• Jay Trisko

The Simplest Scientific Strategies for Remembering People’s Names

Being good with names is an underrated social power. Remembering names is a critical skill when it comes to building relationships. Dale Carnegie, the late author of How to Win Friends & Influence People, wrote, “A person’s name is to him or her the sweetest and most important sound in any language.”

im a bit particular about my name — which is unfortunate for me, considering how often it’s mishandled. People mispronounce it, misspell it, ignore it in favor of a nickname they’ve decided to give me, or forget it altogether. Sometimes I get “Julie,” other times, a blank stare. Most shrug off their clumsiness, saying they’re simply “bad with names.”

When you address someone by name — at a party, a company event, or a family reunion — you’re dropping a bit of social shorthand that lets them know: This person cares about me. This person thinks I’m interesting. This person wants to learn more about me.

That means if you can be the rare person who’s good with names, you automatically have a level of power that others don’t. Remembering names isn’t easy (research shows that it’s actually quite hard), but with dedication, practice, and a bit of tricking your brain, it’s possible to master the skill.

Acknowledge the difficulty

One reason it’s so hard to remember names correctly: They’re arbitrary. That is, they bear no relationship to what they describe. If I tell you I’m snacking on an orange, you can form a mental image of the thing on my plate, because the label has a mutually understood meaning. But if I tell you I got the orange from Ashley, you have hardly any clues about who Ashley is.

Matching the right arbitrary label to the right person, then, is no small mental feat. Charan Ranganath, director of the Memory and Plasticity Program at the University of California, Davis, explained in Time that we often underestimate the amount of work it takes to perform the seemingly simple task of remembering someone’s name. “You’re not only remembering the name, but you’re remembering the name in relation to a face,” Ranganath said. “Even if you get the information in, which we call encoding, you might not be able to find the information because there’s so much competition between other names and other faces in your memory.”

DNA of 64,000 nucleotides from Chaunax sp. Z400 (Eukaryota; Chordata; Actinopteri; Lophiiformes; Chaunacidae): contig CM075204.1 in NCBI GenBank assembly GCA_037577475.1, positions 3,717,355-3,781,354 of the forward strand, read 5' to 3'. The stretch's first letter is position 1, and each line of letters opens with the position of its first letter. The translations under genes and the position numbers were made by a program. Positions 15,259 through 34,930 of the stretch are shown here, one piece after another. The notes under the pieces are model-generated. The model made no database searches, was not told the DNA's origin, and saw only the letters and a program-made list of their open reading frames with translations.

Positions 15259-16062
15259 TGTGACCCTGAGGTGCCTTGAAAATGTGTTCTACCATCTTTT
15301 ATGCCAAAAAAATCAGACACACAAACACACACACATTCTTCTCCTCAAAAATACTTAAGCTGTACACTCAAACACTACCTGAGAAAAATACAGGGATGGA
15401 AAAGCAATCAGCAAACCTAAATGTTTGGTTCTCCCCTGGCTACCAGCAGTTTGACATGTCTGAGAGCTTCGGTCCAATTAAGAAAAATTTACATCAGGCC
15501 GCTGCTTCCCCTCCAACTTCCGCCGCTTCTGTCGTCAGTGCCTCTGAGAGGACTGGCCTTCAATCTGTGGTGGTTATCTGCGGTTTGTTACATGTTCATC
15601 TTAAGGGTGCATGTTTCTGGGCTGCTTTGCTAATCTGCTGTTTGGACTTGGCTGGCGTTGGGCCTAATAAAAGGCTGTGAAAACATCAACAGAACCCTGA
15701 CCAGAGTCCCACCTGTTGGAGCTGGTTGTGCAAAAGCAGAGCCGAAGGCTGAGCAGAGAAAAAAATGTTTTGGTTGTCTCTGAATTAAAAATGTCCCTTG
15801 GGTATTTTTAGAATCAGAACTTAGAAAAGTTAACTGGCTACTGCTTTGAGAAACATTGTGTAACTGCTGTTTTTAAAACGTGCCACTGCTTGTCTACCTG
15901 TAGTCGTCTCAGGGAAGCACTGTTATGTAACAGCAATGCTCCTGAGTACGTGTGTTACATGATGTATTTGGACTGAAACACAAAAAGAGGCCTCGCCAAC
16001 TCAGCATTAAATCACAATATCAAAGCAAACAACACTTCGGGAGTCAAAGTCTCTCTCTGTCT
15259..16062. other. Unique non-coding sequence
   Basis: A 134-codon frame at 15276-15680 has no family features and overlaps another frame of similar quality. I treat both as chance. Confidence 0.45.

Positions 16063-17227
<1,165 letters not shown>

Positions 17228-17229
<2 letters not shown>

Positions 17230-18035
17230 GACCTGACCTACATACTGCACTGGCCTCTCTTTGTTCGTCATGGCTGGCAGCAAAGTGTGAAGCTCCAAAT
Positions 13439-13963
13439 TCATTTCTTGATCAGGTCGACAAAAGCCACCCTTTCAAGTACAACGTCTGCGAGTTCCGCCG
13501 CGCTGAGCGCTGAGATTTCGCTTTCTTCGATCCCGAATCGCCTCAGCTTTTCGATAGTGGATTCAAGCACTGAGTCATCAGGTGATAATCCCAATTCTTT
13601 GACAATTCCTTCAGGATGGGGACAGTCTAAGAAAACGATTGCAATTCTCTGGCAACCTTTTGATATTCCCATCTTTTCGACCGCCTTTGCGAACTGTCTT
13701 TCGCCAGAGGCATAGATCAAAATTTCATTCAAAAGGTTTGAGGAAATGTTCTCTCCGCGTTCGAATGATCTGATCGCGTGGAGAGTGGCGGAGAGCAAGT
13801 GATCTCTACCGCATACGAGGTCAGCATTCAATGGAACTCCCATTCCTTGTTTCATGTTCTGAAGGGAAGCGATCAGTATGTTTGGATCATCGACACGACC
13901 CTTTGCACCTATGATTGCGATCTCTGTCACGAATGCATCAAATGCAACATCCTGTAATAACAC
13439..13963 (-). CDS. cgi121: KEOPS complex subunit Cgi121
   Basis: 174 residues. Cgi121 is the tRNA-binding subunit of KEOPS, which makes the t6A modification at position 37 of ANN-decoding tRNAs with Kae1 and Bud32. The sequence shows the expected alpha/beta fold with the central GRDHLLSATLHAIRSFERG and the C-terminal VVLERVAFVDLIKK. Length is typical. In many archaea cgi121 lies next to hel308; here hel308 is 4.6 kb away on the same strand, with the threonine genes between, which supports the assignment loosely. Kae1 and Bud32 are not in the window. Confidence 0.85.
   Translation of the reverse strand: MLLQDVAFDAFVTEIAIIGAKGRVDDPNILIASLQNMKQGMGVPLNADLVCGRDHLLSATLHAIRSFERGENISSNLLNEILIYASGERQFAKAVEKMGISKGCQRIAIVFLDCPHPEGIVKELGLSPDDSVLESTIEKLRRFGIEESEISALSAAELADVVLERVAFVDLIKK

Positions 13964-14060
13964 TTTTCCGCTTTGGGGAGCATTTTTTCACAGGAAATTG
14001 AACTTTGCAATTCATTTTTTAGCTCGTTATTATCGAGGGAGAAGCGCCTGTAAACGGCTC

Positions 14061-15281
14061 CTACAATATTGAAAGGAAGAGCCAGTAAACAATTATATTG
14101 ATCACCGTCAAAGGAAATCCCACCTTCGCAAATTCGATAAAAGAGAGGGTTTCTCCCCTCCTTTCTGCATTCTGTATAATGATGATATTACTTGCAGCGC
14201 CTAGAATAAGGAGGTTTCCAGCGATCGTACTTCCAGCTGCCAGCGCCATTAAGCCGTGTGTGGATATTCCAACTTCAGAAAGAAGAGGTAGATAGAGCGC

That’s on top of everything else that’s competing for your attention. When you’re meeting new people, you have so many other distractions and anxieties (“Do I have kale in my teeth?” or “Why didn’t anyone laugh when I made that hilarious joke about the fruit bowl?”). Remembering whether that guy you just shook hands with is Stanley or Stewart isn’t naturally your first priority.

Therefore, to become better at remembering names, an obvious but important first step is to acknowledge that it will take some focused effort. Before entering your next conference or block party, make a quiet commitment to the task.

Use mnemonic devices

In one 2016 study, researchers found that people trying to learn the names of plant species — which can seem similarly arbitrary — had the most success when they used mnemonic devices. Specifically, by somehow tying the physical appearance of the plant to the name of it, they were able to remember more of them. For example, to remember a plant named “Lords and Ladies,” one person said its leaves are “pointed like the arrows that lords fire to impress the ladies.”

Mnemonic devices do the hard work of converting information that is tricky to remember, like a person’s name, by matching it up with information that’s easier to remember, like something they’re wearing or an interesting thing they said. When meeting someone new, you’ll need to find a “trigger” for that person. For example, you might notice that your new coworker Philip is gushing about his cat. You could try an alliteration mnemonic, such as Philip the Feline-lover. Or you could try to associate an image with Philip — you might think of him “filling up” his cat’s food bowl, for instance. It sounds a little cheesy, but it works.

Test yourself throughout the conversation

Research suggests that actively testing yourself on new material is the best way to wrap your brain around new facts. This is called the “testing effect.” By forcing your brain to retrieve a memory, you develop a stronger neural pathway to that memory, making it easier for you to access it at a later date. In one study, trying to retrieve a name even once doubled the chances that subjects remembered that name during a later test.

Throughout a conversation with a person, test yourself by using their name three times. First, when they introduce themselves, try to create a mnemonic device in your head as soon as you can (“Oliver has blue dots all over his tie”), and then say the name aloud. “Nice to meet you, Oliver. I’m Zulie.” Then, drop it in again partway through the discussion. Finally, use it when you leave them. (Just don’t pepper your conversation with the person’s name too many times, or it becomes a little weird.) Make an extra effort with unconventional names — those that are hard to pronounce. It’s not rude to ask them if you’re saying it correctly rather, it shows that you care, so long as you actually retain what they tell you.

It takes work to be good with names, but the effort is well worth it. Remembering someone’s name tells them they’re worthy of your respect. Forgetting makes them think: “Hmm, maybe I’m not.


Zulie Rane


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